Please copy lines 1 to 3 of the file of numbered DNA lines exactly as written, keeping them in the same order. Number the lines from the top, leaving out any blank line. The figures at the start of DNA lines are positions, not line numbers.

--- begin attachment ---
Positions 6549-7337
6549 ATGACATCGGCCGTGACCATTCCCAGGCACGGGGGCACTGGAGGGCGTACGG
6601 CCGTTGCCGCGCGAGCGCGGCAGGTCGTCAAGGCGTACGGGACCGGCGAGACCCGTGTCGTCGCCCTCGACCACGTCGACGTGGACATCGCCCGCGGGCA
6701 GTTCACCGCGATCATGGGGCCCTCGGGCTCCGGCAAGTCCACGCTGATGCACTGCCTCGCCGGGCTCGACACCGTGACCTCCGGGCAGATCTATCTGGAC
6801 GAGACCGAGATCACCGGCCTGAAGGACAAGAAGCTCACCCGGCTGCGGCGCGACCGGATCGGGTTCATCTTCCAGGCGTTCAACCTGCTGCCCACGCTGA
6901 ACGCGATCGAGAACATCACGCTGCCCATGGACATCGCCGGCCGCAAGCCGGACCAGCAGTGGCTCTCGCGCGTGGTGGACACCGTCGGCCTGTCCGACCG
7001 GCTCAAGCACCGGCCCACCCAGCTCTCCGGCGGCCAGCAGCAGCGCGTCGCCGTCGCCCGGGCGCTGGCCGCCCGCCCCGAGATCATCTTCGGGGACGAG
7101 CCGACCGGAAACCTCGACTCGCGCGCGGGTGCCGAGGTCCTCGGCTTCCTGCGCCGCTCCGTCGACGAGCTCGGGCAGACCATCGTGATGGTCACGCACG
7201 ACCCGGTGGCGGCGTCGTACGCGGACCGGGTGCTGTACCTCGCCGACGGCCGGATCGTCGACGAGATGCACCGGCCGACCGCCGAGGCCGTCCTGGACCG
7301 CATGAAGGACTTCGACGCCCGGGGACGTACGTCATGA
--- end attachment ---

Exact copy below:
Positions 6549-7337
6549 ATGACATCGGCCGTGACCATTCCCAGGCACGGGGGCACTGGAGGGCGTACGG
6601 CCGTTGCCGCGCGAGCGCGGCAGGTCGTCAAGGCGTACGGGACCGGCGAGACCCGTGTCGTCGCCCTCGACCACGTCGACGTGGACATCGCCCGCGGGCA